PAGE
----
Blogs About Reading
Connected: Literacy for Generation Z
Reading Rockets' guest blogger Julie M. Wood — a former public school teacher, reading specialist, and nationally recognized educational consultant with a special interest in digital learning tools — shares best practices in using educational technology and media in the classroom and at home.
Digital tools for writing and publishing
Children today are writing more than ever. But what are they writing? Is it all as ephemeral as the latest text and the next tweet? Or are they writing anything enduring?
Well. Yes and sometimes. While some of what they write disappears into the ether, it turns out that many children are writing their own eBooks. And there are several resources that can help them publish and share their ideas.
Let's check out a few together.
This visually exciting website is creating a buzz among teachers and librarians. Take the tour to see all that you can do, from reading lavishly illustrated stories (with relatively simple text). Then make your own story through drag-and-drop. A cover will be generated for you, which you can customize. Children can also choose to collaborate on a book (with parent/guardian approval). I especially like their motto: "Make stories in minutes and enjoy them for life."
If you have an iPad, then this app is for you. If not, read on to find other options. StoryPanda is similar to Storybird in that children and parents can read, create, and share books together. Again, many fun graphics are provided as a springboard into storytelling. This YouTube video explains.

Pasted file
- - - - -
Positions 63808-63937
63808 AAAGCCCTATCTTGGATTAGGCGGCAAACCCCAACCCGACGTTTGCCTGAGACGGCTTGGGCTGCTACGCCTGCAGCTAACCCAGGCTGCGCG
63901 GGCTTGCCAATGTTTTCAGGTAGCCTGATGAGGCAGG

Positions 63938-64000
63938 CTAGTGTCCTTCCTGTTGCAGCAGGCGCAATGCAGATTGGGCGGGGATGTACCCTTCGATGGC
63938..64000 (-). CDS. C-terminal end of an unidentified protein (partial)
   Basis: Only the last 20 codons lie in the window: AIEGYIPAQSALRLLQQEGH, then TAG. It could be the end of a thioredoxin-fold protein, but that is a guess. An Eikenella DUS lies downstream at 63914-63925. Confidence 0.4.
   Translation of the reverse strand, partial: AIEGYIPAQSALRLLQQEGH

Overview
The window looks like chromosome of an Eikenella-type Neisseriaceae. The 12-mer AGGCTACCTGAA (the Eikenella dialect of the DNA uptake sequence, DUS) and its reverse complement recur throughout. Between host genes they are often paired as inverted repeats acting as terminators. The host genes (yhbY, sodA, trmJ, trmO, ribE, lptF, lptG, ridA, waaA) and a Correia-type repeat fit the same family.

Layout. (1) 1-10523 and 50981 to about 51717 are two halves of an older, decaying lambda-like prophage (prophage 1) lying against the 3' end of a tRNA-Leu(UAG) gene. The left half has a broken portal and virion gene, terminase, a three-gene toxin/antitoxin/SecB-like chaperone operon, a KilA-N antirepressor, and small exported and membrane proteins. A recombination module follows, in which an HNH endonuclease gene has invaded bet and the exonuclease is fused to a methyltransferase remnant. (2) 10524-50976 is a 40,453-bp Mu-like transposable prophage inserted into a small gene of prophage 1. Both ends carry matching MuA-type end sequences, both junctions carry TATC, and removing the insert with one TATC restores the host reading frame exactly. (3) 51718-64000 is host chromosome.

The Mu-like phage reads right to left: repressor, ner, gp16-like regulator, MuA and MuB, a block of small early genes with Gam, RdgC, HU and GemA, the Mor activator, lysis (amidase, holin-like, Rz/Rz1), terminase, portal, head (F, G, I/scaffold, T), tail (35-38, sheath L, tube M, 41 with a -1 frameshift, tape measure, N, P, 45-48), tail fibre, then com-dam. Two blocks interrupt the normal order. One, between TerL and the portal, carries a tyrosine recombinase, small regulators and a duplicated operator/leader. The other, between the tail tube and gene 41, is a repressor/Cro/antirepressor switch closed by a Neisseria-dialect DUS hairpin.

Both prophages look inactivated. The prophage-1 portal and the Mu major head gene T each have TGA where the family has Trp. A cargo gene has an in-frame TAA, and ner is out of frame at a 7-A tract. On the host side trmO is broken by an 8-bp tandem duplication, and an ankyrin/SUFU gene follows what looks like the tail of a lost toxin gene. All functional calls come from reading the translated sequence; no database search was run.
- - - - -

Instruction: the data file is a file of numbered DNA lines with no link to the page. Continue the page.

KidPub: Books and stories by kids, for kids since 1995
Many free options here! Browse eBooks others have shared; create your own eBook; Convert an eBook (you upload your document and the website does the rest); or sell your ebook. Pretty amazing.
Children who are members of the KidPub Authors Club ($12.95 per year) can post stories to the website's "Never Ending Story," comment on others' work, and more. Children can have their work edited and formatted, and be guided through a creating a full-color cover design (for a fee).
Children from all over the world (with an emphasis on Northern Ireland, Britain, and Europe) mix it up with jokes, "fun food" ideas, writing contests, and a "Dear Ashley" advice column. For writing contests for adolescents (ages 11-18), visit here.
Family photo albums
Maybe you've taken a different approach altogether. Perhaps you're creating original photo books, as a family, using publishing tools on sites such as Apple and Snapfish. If so, how's that going? Does your child help by writing the introductions and/or captions?
Write back! Let us know what you think! Now is a great time to start thinking about how you and your child can collaborate on illustrated books about the upcoming holidays.